In the early 4th century, Christianity went from being a persecuted fringe religion within the Roman Empire to being the state religion of the Empire. Among other things this led to the downplaying of Jesus’ teachings on (and practice of) non-violence – specifically, that we should love rather than kill our enemies.
This led to the development of a “Just War” theory which had no basis in the New Testament (NT). This soon became a ‘fig leaf’ justification of war whenever the government, king or revolutionary group decided to. Since then the vast majority of wars (and the subsequent killing therein) have not passed this standard – e.g. World War I, Korea, Vietnam, Afghanistan, Iraq.
Here in Ireland we have recently commemorated (and indeed celebrated!) the 1916 Revolution as if Jesus’ teachings on non-violence never existed. A related article on this can be viewed at this link: https://onedrive.live.com/redir?resid=E43A86B816831CB5!841&authkey=!ANjNZamyPY9v0Ac&ithint=file%2cpdf When nationalism is involved, Jesus and the New Testament can’t compete and are quickly forgotten.
Recently however there was a Vatican conference on re-evaluating this whole subject. Here is the beginning of an article on the conference. If you want to read the entire article, click on the link at the end.
VATICAN CITY — The participants of a first-of-its-kind Vatican conference have bluntly rejected the Catholic church’s long-held teachings on just war theory, saying they have too often been used to justify violent conflicts and the global church must reconsider Jesus’ teachings on nonviolence.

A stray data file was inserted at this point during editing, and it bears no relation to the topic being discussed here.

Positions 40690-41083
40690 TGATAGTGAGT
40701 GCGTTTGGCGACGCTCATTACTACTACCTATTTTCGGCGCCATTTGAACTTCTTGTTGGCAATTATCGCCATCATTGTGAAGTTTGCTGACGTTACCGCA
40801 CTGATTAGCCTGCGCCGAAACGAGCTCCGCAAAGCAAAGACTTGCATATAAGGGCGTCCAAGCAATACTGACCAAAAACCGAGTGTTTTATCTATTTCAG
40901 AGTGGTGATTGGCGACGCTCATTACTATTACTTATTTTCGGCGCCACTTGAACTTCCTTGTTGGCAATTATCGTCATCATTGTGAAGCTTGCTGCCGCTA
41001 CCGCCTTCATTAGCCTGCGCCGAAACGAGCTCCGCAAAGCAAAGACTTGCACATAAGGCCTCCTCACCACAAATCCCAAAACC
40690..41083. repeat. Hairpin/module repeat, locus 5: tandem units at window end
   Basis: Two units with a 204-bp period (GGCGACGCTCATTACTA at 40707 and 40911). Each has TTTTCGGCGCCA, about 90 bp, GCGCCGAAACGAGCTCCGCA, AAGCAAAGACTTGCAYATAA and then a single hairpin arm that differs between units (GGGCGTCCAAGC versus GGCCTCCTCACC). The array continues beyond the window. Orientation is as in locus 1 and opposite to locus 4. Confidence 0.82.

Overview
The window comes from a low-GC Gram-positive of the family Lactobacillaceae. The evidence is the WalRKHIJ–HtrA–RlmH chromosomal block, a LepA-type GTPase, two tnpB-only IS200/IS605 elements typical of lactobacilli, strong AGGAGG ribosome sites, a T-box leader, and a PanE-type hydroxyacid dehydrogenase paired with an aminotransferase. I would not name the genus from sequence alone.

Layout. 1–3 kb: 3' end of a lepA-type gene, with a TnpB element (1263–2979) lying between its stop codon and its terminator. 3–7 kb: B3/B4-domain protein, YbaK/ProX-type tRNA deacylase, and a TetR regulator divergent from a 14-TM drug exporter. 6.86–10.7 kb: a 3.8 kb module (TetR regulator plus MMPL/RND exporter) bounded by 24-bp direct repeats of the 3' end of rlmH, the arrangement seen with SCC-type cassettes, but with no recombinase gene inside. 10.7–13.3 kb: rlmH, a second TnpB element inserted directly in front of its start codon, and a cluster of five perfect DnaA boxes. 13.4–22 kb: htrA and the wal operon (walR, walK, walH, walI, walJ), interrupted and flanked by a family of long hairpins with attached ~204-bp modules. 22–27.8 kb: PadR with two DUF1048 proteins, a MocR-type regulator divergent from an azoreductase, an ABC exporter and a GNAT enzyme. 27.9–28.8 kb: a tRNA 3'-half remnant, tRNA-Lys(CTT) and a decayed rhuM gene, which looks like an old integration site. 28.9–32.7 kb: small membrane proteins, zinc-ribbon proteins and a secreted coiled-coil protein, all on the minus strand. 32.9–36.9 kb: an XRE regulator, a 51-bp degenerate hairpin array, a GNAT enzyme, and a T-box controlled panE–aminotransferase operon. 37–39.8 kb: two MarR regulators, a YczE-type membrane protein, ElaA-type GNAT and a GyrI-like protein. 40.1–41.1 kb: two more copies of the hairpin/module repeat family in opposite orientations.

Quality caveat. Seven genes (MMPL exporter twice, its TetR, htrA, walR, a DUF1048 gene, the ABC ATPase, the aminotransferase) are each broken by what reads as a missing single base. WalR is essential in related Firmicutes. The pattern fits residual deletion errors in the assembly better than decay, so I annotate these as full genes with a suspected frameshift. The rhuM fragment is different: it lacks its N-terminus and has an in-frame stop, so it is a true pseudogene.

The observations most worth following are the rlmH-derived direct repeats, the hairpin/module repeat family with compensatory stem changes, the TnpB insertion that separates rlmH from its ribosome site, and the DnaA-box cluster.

Members of a three-day event co-hosted by the Pontifical Council for Justice and Peace and the international Catholic peace organization Pax Christi have also strongly called on Pope Francis to consider writing an encyclical letter, or some other “major teaching document,” reorienting the church’s teachings on violence.
“There is no ‘just war,’ ” the some 80 participants of the conference state in an appeal they released Thursday morning.
“Too often the ‘just war theory’ has been used to endorse rather than prevent or limit war,” they continue. “Suggesting that a ‘just war’ is possible also undermines the moral imperative to develop tools and capacities for nonviolent transformation of conflict.”
“We need a new framework that is consistent with Gospel nonviolence,” say the participants, noting that Francis and his four predecessors have all spoken out against war often. “We propose that the Catholic Church develop and consider shifting to a Just Peace approach based on Gospel nonviolence.”
To view the entire article, visit http://ncronline.org/news/vatican/landmark-vatican-conference-rejects-just-war-theory-asks-encyclical-nonviolence